Chemical Skin Peel

Chemical peels may offer a solution to blemished skin.
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What's Involved

Chemical peels are designed to clear up the skin's imperfections -- such as sun damage, uneven pigmentation, fine wrinkles, lesions, and growths -- by peeling away the top layers of skin. Doctors performed over 1.1 million chemical peels in 2004, an increase of 54 percent from 2003, according to the American Society for Aesthetic Plastic Surgery.

Two weeks before the procedure, you will need to cleanse your skin and apply special moisturizers and sunscreen. This skincare regimen will help with healing. Before the peel, the doctor will clean the skin. Some people receive a sedative or pain reliever, depending on the peel. Using a sponge, cotton, or a brush, doctors apply a chemical solution to the face. The solution varies by ingredients and strength depending on the desired effect. Depth of peeling action may also depend on the amount of time the solution remains on the skin, how many coats are used, and whether it is lightly or more vigorously applied. The surgeon will select the most appropriate chemical solution for each patient's needs. There are three basic types of chemical peels:

Superficial peels: Used to improve pigment changes, acne scars, and mild sun damage, superficial peels are the mildest peels and can be performed on all skin types. The solution contains a dilute acid, usually alphahydroxy acids (AHAs). Dry ice is sometimes used. The solution remains on the skin two to seven minutes. Water is applied to neutralize the acid and the chemical is wiped off.

Medium peels: These peels penetrate the skin more deeply. The chemical solution penetrates the skin to a depth that removes skin cells and can cause a sun-burned, raw appearance at first. They are used to treat mild to moderate wrinkles, long-term sun damage, pigment changes, and precancerous lesions. Trichloroacetic acid (TCA) is the main peeling agent. The procedure takes about 20 minutes.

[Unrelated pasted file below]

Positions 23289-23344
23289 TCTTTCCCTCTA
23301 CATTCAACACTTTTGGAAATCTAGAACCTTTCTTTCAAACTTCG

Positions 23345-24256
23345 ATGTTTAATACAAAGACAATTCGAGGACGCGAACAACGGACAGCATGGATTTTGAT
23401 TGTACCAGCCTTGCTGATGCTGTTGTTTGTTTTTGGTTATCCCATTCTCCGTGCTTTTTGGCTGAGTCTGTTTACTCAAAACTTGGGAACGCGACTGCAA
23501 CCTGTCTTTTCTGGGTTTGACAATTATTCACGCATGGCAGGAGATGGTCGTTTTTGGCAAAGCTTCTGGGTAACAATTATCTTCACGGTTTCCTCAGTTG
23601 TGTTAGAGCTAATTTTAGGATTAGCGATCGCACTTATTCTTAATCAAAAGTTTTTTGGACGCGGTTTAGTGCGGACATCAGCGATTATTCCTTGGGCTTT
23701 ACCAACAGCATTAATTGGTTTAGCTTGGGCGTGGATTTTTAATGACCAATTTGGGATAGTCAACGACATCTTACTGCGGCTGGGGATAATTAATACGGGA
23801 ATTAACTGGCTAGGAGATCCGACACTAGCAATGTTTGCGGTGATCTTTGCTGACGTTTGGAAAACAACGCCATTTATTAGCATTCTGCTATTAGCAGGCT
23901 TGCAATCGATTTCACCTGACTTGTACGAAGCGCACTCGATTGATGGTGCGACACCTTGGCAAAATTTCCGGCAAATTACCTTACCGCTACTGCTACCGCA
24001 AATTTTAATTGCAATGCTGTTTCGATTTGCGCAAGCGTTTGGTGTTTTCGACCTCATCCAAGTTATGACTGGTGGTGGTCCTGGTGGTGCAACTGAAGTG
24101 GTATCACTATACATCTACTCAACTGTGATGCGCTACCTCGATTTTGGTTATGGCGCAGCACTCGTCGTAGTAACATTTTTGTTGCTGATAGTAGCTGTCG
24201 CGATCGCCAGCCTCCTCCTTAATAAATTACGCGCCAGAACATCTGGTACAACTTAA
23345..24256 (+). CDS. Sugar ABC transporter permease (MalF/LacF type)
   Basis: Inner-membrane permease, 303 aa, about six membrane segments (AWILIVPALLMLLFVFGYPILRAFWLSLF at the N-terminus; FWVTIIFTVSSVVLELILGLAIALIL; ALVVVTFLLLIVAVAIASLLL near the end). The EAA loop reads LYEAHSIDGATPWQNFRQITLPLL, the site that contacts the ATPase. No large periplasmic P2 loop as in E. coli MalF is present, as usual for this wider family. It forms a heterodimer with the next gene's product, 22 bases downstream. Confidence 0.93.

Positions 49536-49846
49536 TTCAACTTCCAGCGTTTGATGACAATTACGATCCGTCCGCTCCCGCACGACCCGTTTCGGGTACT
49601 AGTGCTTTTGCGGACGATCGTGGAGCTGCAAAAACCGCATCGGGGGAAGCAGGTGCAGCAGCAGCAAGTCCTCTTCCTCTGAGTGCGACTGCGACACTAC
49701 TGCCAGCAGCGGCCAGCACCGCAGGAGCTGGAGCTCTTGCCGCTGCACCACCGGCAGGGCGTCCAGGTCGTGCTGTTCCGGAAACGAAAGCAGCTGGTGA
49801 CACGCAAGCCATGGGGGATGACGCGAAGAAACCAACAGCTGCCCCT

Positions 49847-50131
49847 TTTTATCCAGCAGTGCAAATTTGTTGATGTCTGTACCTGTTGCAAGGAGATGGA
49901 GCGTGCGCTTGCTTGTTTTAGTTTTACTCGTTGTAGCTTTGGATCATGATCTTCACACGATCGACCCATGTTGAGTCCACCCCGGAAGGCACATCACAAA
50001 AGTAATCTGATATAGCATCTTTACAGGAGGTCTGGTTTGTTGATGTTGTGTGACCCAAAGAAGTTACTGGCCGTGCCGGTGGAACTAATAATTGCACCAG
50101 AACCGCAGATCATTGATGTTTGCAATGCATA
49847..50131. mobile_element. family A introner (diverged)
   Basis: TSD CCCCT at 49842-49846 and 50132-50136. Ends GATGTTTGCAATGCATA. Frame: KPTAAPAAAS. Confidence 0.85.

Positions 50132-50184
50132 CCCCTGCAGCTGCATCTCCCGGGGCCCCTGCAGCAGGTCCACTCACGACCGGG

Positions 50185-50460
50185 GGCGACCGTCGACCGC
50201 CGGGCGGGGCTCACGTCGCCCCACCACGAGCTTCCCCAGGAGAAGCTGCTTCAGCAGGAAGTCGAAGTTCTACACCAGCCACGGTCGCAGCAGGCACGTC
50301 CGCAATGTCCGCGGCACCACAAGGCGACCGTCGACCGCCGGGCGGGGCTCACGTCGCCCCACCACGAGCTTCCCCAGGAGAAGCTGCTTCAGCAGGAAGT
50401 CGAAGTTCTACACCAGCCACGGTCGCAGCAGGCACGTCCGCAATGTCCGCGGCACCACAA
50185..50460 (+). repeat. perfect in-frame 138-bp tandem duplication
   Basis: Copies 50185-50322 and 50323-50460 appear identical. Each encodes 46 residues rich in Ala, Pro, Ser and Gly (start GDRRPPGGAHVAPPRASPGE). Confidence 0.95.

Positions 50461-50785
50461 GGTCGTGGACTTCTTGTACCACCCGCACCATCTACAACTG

Deep peels: This kind of peel -- used to treat severe wrinkles, long-term sun damage, more pronounced pigment changes, and lesions and growths on the skin -- is not very common. It uses trichloroacetic acid or retinoids to penetrate several layers of skin. Like medium peels, it will leave the skin with a sun-burned, raw appearance. In some cases, the patient may be put on a heart monitor and receive intravenous fluids during the procedure because phenol is toxic when absorbed by the body in large doses. After one area of the face is treated, there may be a 15-minute break to avoid absorption of too much phenol. The entire procedure may take up to 1 1/2 hours. In most cases, a deep peel can be done only once. It results in a more dramatic effect, but also has higher risks, increased pain, and a longer healing time.

Pain Level/Recovery Time: Right after the procedure, a handheld fan and cool compresses are often used to ease pain and discomfort. Recovery time depends on the type of peel. Following the procedure, the skin will peel for one to 14 days, depending on how deeply the chemical solution penetrated the skin. Proper skincare after the procedure is essential for healing and better, longer-lasting results. Your doctor will provide you with a skincare kit and instructions.

After a superficial peel, you can return to normal activities immediately. The skin may turn pink and peeling is minimal.

For medium peels, you may need a few days to recover. In five to seven days, you should be able to wear makeup to hide the redness. You may experience little or no pain, but some swelling may occur, especially around the eyes. The skin will turn reddish brown in two to three days, and then will become crusty and flake off over the next few days.

For deep peels, skin will be coated with petroleum jelly or a mask of adhesive tape for one to two days. Skin begins to grow back within 10 to 14 days. The skin will remain very red and tender up to three weeks. Some severe swelling may occur, so the head should be elevated. Antibiotics and pain relievers may be prescribed. Some people return to work and normal activities in two to three weeks. Complete healing may take several months. The effects are often dramatic and may last up to 20 years following the procedure.

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